Pokhara is home to Nepalese journalist Shanti Paudel. He was my first contact with Nepalese culture which I have experienced through his humble hospitality while volunteering at the Sathya Sai centre in Haiti.
Pokhara lies in the central region of Nepal, surrounded by incomparable mountain views. A range of tourism activities are available from participating in the lifestyle of the local people or mountain trekking to see the splendid views of the central Himalayas.
So whatever adventure you seek to find in Nepal; trekking, mountaineering, pilgrim tours, water-rafting, paragliding, bungy-jumping, jungle safari, bird-watching… It’s safe to say Nepal has it all! Perhaps the reason why once isn’t enough…
Special thanks to Shanti Paudel, lt.col.Sanukaji Thapa, Maj.Birendra and staff at the UN Nepalese Bhairab Battalion base.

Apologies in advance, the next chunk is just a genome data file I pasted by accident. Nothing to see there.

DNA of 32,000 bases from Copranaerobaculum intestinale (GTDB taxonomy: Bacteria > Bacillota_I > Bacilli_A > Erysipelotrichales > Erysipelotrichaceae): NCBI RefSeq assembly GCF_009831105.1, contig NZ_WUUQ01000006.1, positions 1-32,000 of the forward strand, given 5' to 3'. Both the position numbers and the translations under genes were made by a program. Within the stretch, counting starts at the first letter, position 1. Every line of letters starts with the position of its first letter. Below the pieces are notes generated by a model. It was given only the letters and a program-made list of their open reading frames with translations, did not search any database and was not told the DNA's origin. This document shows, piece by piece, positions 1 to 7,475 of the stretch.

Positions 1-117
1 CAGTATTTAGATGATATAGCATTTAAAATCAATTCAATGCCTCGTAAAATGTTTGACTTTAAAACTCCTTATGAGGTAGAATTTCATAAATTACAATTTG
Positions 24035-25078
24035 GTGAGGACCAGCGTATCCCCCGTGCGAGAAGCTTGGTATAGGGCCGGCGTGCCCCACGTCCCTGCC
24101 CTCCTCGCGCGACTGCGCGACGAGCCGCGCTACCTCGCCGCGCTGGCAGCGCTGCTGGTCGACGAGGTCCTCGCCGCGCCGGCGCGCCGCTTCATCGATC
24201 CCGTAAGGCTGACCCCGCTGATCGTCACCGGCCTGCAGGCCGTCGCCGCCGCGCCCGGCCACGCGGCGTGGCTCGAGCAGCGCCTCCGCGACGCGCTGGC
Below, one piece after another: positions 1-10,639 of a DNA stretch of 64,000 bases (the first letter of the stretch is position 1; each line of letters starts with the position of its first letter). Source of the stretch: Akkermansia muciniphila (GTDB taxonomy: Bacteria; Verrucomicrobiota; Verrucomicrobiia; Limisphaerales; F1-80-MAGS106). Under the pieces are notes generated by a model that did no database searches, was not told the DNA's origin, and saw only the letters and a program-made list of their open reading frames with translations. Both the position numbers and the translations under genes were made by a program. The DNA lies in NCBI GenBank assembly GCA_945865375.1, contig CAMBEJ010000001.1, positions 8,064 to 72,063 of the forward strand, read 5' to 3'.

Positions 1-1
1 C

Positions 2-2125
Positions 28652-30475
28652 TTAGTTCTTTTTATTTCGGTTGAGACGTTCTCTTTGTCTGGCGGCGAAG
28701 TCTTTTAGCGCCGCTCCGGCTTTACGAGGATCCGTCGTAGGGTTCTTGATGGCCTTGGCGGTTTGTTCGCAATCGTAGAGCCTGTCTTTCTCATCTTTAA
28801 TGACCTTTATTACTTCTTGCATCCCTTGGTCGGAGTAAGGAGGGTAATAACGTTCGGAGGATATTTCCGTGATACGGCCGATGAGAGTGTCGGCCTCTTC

For more tourism information on Nepal visit:
Nepal Tourism Board
Finally! Another vblog from the travelmaker… This time in Haiti! From the roof top of the Sathya Sai centre in Delmas, Port-au-Prince (once I find the right spot!)
Thanks for joining me on this journey!
I woke up early this morning to help the staff prepare the variety of vegetables that are part of a Haitian delicacy: Haitian Bouillon! This vegetarian adaptation is prepared every saturday and distributed to 2000 children at the various camps Sathya Sai Baba World Foundation sponsor.
A dozen or so children also show up outside the centre everyday… And I have the privilege of serving them.
Today on the menu is Haitian Bouillon!
Joachim explains the history behind this traditional soup prepared every saturday: Haitian Bouillon.
The Sathya Sai centre prepare a vegetarian version of the traditional cuisine which is distributed to 2000 children living in various camps in Port-au-Prince.
Update: Funding for the Food Program will end the first week in November 2013. Please, if you’re able to contribute in any way so the children in the camps can continue to get a hot nutritious meal, contact the centre’s co-ordinator Shanti Poudel firstname.lastname@example.org